- What should people do if they think they have mpox or test positive for mpox?
If you have a new or unexplained rash and think you may have had close, skin-to-skin contact with someone who could have mpox in the last 21 days, talk to your medical provider or local clinic to find out if you should be tested, get vaccinated, or receive antiviral medication. If you don't have one, find a provider here.
You can spread mpox from the start of symptoms until the rash has fully healed, which can take two to four weeks. To keep from spreading the infection:
- Separate yourself from other people and animals (mammals).
- Restrict family, friends, or other visitors to those with an essential need to be in the home.
- Wear a well-fitting medical mask when in close contact with others at home.
- Do not let others touch your skin, especially any areas with a rash. Consider wearing disposable gloves if you have lesions on your hands and live with others.
- Stay home except for getting health care. If you have a medical appointment, call the office before you go in to see if they have any special procedures for you to follow.
- Keep lesions covered and remain separate until the rash is gone, all scabs have fallen off, and the skin below is healed.
- Do not share bedding, towels, dishes, or utensils.
- Wash your hands often with soap and water or use an alcohol-based hand sanitizer, especially before eating or touching your face and after you use the bathroom.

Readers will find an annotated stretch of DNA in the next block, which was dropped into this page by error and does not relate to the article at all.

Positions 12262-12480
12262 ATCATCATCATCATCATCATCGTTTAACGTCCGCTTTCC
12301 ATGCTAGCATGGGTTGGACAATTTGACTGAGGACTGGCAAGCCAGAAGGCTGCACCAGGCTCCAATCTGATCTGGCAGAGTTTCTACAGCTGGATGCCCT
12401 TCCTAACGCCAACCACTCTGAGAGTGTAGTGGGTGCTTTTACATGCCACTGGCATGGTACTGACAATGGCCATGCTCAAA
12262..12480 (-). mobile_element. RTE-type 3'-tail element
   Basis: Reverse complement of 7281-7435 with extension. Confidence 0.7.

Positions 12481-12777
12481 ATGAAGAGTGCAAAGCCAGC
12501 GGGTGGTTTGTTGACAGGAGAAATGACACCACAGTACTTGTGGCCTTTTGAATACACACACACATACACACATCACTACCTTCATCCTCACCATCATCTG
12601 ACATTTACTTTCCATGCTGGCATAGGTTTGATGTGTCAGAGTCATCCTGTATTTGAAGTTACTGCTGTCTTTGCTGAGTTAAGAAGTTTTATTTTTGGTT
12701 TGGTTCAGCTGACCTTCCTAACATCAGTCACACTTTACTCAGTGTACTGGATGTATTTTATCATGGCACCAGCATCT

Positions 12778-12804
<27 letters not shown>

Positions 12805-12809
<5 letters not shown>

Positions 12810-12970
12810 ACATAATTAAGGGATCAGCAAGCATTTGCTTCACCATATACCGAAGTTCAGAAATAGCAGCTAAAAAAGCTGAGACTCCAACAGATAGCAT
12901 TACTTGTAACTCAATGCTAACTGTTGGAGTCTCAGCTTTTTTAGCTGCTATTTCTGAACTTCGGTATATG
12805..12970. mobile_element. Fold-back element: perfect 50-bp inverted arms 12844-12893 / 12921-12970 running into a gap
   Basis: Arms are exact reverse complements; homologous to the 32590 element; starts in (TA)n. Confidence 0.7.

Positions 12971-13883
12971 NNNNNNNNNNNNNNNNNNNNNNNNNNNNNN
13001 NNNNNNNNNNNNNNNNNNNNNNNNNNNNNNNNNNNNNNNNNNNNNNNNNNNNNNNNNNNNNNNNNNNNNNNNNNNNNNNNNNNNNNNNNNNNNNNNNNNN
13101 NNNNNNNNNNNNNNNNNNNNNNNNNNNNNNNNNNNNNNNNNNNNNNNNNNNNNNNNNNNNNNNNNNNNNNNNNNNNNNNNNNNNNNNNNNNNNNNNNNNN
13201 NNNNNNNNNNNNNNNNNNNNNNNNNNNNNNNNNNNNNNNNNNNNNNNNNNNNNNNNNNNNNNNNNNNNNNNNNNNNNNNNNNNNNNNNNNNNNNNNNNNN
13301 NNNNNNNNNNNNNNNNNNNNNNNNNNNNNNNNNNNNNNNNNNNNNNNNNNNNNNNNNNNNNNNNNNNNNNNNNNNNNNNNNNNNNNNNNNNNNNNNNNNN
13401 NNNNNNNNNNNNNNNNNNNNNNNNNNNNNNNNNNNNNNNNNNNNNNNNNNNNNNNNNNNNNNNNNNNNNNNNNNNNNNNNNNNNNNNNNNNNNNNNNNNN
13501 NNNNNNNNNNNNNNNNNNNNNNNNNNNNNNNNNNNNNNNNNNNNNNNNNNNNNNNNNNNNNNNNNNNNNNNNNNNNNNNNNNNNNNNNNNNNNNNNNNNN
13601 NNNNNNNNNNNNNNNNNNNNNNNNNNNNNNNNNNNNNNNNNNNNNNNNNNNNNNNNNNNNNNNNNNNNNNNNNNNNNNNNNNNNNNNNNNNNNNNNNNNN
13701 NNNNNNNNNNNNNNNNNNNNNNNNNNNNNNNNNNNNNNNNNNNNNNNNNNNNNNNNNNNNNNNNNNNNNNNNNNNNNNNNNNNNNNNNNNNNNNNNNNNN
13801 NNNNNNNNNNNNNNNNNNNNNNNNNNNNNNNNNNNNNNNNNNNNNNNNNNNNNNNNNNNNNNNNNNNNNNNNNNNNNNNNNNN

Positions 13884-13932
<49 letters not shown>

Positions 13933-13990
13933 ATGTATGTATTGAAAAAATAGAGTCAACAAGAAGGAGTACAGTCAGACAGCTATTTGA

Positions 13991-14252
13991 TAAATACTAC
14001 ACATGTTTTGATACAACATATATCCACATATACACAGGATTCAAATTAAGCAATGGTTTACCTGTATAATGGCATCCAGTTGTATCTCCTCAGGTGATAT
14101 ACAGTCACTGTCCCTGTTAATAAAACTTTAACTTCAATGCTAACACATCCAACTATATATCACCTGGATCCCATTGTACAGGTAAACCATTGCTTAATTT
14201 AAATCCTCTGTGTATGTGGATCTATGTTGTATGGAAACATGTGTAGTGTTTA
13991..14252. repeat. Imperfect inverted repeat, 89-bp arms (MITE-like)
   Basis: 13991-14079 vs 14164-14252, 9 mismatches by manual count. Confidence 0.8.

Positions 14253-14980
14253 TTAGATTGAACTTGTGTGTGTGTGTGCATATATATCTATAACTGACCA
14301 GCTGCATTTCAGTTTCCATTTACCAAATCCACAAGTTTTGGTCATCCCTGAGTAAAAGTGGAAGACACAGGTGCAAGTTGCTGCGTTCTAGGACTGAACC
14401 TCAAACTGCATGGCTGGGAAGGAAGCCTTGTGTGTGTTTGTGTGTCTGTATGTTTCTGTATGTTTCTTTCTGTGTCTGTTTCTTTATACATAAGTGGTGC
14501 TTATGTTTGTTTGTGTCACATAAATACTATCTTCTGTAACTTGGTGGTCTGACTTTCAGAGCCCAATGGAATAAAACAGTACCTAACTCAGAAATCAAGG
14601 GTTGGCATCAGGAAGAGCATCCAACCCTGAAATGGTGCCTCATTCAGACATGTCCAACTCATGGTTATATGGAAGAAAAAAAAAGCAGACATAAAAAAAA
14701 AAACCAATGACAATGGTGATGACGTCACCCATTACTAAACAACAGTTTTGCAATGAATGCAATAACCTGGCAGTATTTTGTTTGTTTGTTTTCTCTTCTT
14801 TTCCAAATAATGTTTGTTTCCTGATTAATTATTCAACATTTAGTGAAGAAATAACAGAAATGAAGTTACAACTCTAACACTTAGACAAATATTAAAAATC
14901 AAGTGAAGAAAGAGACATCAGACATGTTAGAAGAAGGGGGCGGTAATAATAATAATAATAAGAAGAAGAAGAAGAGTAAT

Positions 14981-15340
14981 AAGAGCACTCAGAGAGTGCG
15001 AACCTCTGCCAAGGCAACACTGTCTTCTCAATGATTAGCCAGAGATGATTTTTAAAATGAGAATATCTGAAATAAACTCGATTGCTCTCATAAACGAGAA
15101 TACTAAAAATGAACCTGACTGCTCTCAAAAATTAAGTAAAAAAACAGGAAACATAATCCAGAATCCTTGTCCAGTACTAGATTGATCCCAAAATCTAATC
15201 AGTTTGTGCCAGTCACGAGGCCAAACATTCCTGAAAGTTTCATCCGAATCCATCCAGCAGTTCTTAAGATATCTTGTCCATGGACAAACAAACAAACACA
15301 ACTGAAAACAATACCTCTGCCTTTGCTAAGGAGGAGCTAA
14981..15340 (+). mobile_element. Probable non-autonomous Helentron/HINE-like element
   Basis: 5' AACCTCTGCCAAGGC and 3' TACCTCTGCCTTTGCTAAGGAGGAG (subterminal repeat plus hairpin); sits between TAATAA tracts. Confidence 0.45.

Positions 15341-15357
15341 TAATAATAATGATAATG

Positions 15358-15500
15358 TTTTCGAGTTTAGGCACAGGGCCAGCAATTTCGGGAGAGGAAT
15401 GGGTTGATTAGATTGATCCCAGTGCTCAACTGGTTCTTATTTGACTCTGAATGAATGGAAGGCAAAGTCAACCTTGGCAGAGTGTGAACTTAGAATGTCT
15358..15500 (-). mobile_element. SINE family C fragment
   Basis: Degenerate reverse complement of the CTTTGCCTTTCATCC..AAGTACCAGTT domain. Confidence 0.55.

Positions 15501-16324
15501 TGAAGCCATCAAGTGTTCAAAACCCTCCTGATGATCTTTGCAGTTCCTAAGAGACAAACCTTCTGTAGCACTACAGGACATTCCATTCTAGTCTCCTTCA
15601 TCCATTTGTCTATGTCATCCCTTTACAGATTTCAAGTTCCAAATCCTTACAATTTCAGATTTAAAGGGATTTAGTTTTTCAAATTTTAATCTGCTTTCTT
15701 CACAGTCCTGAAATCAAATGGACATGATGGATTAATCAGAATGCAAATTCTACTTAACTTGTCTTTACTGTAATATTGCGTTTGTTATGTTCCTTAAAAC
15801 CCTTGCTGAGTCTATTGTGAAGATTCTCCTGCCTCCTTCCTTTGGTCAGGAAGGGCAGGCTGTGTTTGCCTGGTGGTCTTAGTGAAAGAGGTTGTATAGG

- Wash your own laundry and dishes.
- Routinely clean and disinfect commonly touched surfaces and items.
- Have somebody else take care of animals (mammals) like pets and livestock.
- Avoid use of contact lenses to prevent unintentional infection of the eye.
- Avoid shaving rash-covered areas of your body.
- Do not use commercial travel (airplane, bus, train/light rail, taxi, rideshare services).
- Do not kiss, hug, cuddle, sleep, or have sex with others.
If you are infected with mpox and are in severe pain, or you are more likely to become severely ill, you may need antiviral treatment. Have your health care provider call your local health department for information.
If you already have symptoms of mpox, mpox vaccine is not recommended. Ask your provider about anti-viral treatment.
- What causes mpox? How did it get to humans?
Mpox was discovered in 1958 when two outbreaks of a pox-like disease occurred in colonies of monkeys kept for research. The first human case was recorded in 1970.
Despite previously being named “monkeypox,” the source of the disease remains unknown. However, African rodents and non-human primates (like monkeys) might harbor the virus and infect people.
We are seeing more cases of mpox now for several reasons:
- The main reason is that we no longer vaccinate against smallpox. Smallpox vaccination also protected people against mpox.
- Some cases of mpox in the past probably were misdiagnosed as smallpox, so we see more cases now partly due to more accurate testing.
- Globally, modern-day cases of mpox are often linked to international travel or exposure to imported animals, practices that are more common now than in the past.
- Can animals, especially pets, get mpox?
Mammals can get mpox. Here’s how to prevent spreading the virus to animals.
- Is mpox deadly?
Infections of mpox in the United States are fortunately rarely fatal.
- People with weakened immune systems, children under 8 years of age, people with a history of eczema, and people who are pregnant or breast/chest feeding may be more likely to get seriously ill or die.
- While mpox is rarely fatal, symptoms can be extremely painful, and people might have permanent scarring resulting from the rash.
- If you have mpox, do you need to stay home or go to hospital?